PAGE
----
I shoot in Yellowstone national park alot, and the geysers are heavy with minerals, I always carry plastic containers with me that I can fill with distilled water and soak the filter in case of contanimation, I then rinse and blow off with canned air and then let air dry.

    One of the biggest problems with wiping filters that have been sprayed is you will drive the minerals into the filter ring, which can cause corrosion to form under the ring, and you will almost always scratch the coating. I also use a very mild dish soap, as we do with our ground glass screen to help 'float' the contamination away.

    Dave Parker
    Satin Snow Ground Glass

  7. #7
    rbarker's Avatar
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    Quote Originally Posted by galyons
    Not to be a stickler, but I'd be careful with Tap Water. . . .
    You're correct, Geary, I should have been more clear about the tap water being only for rinsing off the water/detergent mix prior to conventional cleaning. Distilled or bottled water would be far better as a rinse, and less likely to have either dissolved minerals or particulate contamination.
    [COLOR=SlateGray]"You can't depend on your eyes if your imagination is out of focus." -Mark Twain[/COLOR]

    Ralph Barker
    Rio Rancho, NM

  8. #8
    Baxter Bradford's Avatar
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    The soft "Lifeventure" towels available from outdoor shops are great for covering the camera in rain and spray and are also soft enough to wipe the filter. They are much thicker and more absorbent than lens cloths yet very soft. I use one with my Lee resin filters quite happily, so should be fine for your Hoya glass one. Best to remove spray before it dries, otherwise concur soaking with deionised water before wiping.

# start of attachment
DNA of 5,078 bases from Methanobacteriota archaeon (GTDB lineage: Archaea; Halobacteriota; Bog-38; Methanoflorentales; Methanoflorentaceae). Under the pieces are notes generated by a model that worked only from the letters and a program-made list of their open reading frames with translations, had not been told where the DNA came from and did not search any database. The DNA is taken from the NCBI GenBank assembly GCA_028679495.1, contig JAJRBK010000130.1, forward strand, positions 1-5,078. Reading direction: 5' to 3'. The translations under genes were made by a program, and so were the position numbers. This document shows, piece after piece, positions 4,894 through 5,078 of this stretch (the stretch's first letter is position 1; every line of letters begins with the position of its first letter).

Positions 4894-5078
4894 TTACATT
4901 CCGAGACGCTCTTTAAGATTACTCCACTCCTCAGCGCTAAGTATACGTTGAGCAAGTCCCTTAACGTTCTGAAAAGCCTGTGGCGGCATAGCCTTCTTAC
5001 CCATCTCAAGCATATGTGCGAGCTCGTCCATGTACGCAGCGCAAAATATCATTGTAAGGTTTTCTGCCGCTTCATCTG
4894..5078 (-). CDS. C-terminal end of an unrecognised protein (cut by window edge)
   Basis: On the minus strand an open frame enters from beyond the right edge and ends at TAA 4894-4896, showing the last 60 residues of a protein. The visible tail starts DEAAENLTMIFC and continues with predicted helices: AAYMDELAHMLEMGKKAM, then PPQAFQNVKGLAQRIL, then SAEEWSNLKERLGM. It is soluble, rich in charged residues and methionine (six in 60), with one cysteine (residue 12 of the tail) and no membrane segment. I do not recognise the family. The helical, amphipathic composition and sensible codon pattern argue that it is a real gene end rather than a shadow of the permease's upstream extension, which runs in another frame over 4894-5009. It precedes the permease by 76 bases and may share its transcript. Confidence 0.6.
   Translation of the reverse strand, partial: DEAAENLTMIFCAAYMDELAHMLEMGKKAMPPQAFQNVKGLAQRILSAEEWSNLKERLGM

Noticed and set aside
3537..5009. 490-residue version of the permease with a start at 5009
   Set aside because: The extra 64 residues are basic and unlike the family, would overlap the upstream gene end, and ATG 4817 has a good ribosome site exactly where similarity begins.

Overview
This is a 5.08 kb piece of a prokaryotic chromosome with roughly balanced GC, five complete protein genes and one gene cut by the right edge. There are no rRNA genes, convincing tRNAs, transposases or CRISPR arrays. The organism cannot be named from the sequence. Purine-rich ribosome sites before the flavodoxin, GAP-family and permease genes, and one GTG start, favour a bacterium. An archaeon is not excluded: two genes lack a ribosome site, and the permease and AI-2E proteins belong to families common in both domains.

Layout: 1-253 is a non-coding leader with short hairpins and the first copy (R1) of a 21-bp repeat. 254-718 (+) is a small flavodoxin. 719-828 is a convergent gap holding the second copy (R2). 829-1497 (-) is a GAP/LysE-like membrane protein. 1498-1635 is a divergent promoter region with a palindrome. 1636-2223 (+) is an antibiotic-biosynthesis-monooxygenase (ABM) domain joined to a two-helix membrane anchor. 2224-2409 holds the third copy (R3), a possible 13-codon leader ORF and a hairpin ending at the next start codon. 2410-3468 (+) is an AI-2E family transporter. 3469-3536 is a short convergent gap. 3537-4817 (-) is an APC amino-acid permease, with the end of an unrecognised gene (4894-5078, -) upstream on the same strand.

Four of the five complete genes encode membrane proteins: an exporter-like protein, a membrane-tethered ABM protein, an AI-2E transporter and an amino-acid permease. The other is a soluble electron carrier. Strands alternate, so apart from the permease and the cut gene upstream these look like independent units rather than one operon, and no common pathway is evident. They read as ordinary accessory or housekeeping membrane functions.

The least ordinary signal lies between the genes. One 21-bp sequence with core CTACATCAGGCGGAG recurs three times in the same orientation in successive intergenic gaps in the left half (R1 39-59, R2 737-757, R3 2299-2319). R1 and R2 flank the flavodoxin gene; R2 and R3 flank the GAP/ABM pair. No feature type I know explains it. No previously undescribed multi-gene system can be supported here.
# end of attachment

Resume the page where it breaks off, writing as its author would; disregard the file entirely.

In misty/spray conditions, I insert another filter in the front slot which gets removed (covered in any spray) just before making the exposure.

  9. #9
    Bob F.'s Avatar
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    I have used watery soap in the past to clean finger-oil off filters, followed by tap water, followed by distilled water and dry by hairdrier: glad to see I wasn't doing anything too silly...


    Now, for English water, I have to segue to my beer brewing. I dump a "Hell of a lot" of mineral salts to replicate English tap waters to make British ales.
    The mineral concoction is commonly called "Burton Water salts
    Don't forget to add enough chlorine to make you drink the water holding your nose shut & flouride (whether you want it or not)... Actually, I'm tickled pink you can actually buy a product designed reproduce English water - I hope it's to reproduce spring/stream water rather than the stuff that comes out my tap though!


    Cheers, Bob.

  10. #10
    Helen B's Avatar
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    Why should water that is high in mineral salts affect filter coatings any more than distilled water? In most of the situations that I've been in when my cameras have been sprayed with seawater or mud the chances of finding distilled water have been nil. It's more important to get the stuff off quickly in the freshest water you have available.

    Best,
    Helen
    All this talk of seawater makes me wonder how many sailors there are on the forum. I enjoy sailing, and have a little yawl built in 1896. Bill Tillman, who I met a few times, is probably my all-time hero and role model. He was a bit more talkative than I am, though.